arabellesicardi:

“Sometimes a Westerner will say to channel the thirties or forties during a photo shoot,” says New York-based model Xiao Wen Ju. “I want to tell them what China was up to then…it would terrify them!” She’s referring, of course, to the violent upheaval of a 3,000-year-old dynastic system, civil war, Japanese aggression, and Communist rule that characterized much of China’s past century.

TELL THEM. LET THEM KNOW 

(via fyeahcracker)

#truth

18mr:

Need a new look for spring? Get some fashion inspiration from Valerie Luu and Andria Lo’s street fashion feature for thebolditalicsf.

Florals!

The majority of weekends in my 20s.

The majority of weekends in my 20s.

How I leave awkward conversations at parties.

How I leave awkward conversations at parties.

“Grades are not a reflection of well-being.”

The description of this affluent Boston suburb reminds me a lot of where I grew up on the other side of the country: a school district composed of high-achieving Asian-American students from immigrant families with high expectations. The article touches upon cultural clashes between parents and their more Westernized children but primarily focuses on how teens who take on rigorous course loads, in addition to schedules already packed with extracurricular activities, often suffer the stress in silence. Not to mention the pressure such a competitive atmosphere must foster. It does raise questions about what is a healthy learning environment and how do we measure success beyond test scores.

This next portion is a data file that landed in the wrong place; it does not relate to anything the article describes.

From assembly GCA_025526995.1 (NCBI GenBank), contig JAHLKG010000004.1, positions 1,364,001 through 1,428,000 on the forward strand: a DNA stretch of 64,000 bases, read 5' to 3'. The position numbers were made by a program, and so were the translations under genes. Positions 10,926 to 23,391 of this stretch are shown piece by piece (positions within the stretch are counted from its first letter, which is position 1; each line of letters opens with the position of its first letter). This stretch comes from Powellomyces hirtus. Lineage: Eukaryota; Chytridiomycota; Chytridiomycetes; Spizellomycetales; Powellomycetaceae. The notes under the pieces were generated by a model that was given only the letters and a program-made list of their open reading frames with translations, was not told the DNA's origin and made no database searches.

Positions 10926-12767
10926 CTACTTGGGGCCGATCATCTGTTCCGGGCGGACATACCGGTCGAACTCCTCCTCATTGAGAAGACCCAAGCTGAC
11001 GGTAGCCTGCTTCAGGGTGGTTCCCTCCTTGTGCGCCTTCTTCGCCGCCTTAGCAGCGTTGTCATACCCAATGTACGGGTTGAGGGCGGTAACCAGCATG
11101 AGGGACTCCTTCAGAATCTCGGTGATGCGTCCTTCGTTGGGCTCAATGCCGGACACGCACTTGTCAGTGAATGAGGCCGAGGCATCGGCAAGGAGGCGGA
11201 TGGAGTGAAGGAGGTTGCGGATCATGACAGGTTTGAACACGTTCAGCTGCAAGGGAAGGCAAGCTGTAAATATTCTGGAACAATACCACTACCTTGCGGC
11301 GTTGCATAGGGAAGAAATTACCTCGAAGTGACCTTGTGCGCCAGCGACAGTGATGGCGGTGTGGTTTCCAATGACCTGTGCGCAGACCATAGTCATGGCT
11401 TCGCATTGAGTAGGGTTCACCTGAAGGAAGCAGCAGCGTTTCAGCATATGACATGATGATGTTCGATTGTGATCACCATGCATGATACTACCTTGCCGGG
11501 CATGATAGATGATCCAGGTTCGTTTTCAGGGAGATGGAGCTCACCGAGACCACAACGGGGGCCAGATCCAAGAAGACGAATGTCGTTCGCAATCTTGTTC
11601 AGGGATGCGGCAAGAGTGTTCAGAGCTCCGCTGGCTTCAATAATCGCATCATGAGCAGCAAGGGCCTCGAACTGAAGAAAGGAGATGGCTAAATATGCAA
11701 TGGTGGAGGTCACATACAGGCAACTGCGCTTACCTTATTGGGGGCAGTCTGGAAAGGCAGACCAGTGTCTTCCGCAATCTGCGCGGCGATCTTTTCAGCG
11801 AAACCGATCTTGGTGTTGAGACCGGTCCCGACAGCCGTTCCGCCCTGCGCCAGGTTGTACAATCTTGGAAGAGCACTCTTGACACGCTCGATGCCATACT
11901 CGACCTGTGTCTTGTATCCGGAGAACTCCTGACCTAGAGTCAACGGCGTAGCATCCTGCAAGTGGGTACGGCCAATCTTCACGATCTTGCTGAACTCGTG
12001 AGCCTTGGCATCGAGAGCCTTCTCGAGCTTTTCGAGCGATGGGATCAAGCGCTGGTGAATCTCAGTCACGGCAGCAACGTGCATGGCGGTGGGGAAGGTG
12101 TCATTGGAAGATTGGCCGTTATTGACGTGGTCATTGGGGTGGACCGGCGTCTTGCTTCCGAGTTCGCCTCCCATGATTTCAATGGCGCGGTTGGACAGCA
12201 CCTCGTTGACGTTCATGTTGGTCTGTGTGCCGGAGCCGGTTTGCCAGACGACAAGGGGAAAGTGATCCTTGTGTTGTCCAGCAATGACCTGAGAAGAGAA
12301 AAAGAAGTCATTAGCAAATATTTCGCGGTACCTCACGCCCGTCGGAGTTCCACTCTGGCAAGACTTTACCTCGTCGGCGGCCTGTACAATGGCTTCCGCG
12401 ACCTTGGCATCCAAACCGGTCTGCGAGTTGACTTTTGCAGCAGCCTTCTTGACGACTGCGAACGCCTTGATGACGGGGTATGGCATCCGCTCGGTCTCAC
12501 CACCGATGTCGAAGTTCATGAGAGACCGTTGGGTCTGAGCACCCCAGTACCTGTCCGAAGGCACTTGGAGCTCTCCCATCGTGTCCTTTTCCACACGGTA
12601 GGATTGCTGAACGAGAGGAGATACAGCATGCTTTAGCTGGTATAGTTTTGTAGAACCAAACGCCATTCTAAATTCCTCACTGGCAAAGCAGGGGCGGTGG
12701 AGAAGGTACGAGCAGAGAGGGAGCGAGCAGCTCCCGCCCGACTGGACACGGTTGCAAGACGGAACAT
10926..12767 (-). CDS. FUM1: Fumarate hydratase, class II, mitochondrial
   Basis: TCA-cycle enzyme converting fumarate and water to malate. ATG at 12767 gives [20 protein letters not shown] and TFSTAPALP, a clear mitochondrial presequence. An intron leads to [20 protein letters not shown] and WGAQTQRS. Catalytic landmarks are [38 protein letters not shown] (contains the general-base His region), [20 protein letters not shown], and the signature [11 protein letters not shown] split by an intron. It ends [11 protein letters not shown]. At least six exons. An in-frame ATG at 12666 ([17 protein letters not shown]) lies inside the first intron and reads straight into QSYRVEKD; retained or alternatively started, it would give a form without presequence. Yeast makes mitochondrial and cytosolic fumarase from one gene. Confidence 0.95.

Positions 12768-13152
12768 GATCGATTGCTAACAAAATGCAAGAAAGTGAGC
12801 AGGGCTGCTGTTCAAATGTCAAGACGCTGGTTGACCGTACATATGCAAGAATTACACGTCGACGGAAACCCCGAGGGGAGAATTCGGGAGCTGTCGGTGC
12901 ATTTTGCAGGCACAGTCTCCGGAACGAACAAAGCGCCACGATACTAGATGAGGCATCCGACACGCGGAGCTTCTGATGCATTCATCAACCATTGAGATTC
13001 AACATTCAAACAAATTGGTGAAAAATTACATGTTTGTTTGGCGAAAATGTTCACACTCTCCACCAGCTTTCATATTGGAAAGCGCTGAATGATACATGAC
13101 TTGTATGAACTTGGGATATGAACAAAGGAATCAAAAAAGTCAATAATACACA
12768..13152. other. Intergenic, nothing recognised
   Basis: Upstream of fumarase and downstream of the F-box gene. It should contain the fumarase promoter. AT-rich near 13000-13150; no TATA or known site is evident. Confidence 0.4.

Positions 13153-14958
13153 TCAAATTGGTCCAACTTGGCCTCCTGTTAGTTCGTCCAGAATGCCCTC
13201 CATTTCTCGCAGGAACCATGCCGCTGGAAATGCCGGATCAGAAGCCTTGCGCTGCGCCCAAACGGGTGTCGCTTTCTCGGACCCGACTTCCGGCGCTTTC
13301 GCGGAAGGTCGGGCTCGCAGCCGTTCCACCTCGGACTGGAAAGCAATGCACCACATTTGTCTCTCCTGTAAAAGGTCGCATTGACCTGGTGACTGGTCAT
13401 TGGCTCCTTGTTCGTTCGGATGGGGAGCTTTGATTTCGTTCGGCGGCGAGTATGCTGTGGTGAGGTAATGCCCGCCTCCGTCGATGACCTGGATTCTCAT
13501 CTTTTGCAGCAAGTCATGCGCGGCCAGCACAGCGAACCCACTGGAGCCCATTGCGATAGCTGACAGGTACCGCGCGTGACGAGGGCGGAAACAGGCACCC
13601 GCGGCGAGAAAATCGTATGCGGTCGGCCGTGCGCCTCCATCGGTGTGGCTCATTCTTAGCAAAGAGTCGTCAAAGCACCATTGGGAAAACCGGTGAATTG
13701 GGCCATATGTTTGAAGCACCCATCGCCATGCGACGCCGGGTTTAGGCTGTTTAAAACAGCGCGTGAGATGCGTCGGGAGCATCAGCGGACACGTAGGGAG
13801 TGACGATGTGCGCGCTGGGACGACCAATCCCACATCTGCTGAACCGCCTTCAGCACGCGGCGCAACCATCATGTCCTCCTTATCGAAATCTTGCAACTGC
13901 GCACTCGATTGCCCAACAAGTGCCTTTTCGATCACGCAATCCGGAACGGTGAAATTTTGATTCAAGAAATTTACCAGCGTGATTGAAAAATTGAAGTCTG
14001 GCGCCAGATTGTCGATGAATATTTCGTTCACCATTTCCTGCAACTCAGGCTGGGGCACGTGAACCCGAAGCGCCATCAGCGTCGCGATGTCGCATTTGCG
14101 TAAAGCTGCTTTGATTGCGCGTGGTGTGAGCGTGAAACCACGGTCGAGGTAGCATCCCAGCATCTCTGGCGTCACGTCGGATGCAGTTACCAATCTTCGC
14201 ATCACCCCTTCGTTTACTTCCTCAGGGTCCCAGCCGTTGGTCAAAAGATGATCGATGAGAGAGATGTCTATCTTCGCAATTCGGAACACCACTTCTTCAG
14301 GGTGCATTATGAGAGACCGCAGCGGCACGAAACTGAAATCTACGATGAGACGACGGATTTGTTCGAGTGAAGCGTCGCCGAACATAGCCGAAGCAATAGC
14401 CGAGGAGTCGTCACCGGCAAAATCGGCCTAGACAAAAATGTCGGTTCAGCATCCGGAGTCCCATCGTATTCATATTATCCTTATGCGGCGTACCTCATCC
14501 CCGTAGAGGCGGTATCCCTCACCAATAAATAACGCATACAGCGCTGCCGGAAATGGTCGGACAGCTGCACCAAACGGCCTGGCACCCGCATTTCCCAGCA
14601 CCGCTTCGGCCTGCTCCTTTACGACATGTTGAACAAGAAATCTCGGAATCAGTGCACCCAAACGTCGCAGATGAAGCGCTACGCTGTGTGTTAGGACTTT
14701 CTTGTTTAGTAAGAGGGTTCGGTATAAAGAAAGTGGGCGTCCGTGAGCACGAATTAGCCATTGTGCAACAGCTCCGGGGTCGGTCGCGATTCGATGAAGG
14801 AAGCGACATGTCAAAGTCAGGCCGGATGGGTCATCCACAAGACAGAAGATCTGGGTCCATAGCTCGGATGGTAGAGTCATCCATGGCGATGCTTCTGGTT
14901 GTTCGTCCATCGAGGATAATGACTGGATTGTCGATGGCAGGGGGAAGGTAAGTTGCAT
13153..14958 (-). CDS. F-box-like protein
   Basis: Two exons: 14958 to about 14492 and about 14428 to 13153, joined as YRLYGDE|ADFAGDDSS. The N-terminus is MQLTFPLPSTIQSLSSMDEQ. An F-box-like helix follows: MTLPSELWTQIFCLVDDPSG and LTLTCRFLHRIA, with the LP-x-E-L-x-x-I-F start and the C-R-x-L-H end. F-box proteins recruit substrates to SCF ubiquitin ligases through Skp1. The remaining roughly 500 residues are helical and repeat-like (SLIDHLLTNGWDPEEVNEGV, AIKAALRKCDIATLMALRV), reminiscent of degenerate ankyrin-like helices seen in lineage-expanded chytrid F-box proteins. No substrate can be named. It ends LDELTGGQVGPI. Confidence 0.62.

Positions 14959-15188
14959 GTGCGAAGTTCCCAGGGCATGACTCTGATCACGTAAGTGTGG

THESE FIVE BEST FRIENDS ALL GOT ACCEPTED TO MIT

Someone needs to write a YA book (series?) about these guys and the wacky hijinks I imagine they get up to. #nerdpower

“I like this line: ‘Even the brightest of Shanghai’s blue fall days had been compromised by a thin line of haze, like the giveaway bloodshot eyes of an alcoholic.’ Having spent three years in Shanghai, as a kid and then later, after college, I always felt bullied by the pollution. It was so satisfying to come up with a description of the haze that emphasized the underlying sadness and helplessness of its presence, the way it could drag even the most gorgeous days down.”

Brittani Sonnenberg on her forthcoming novel, Home Leave

(H/T @pronounced_ing)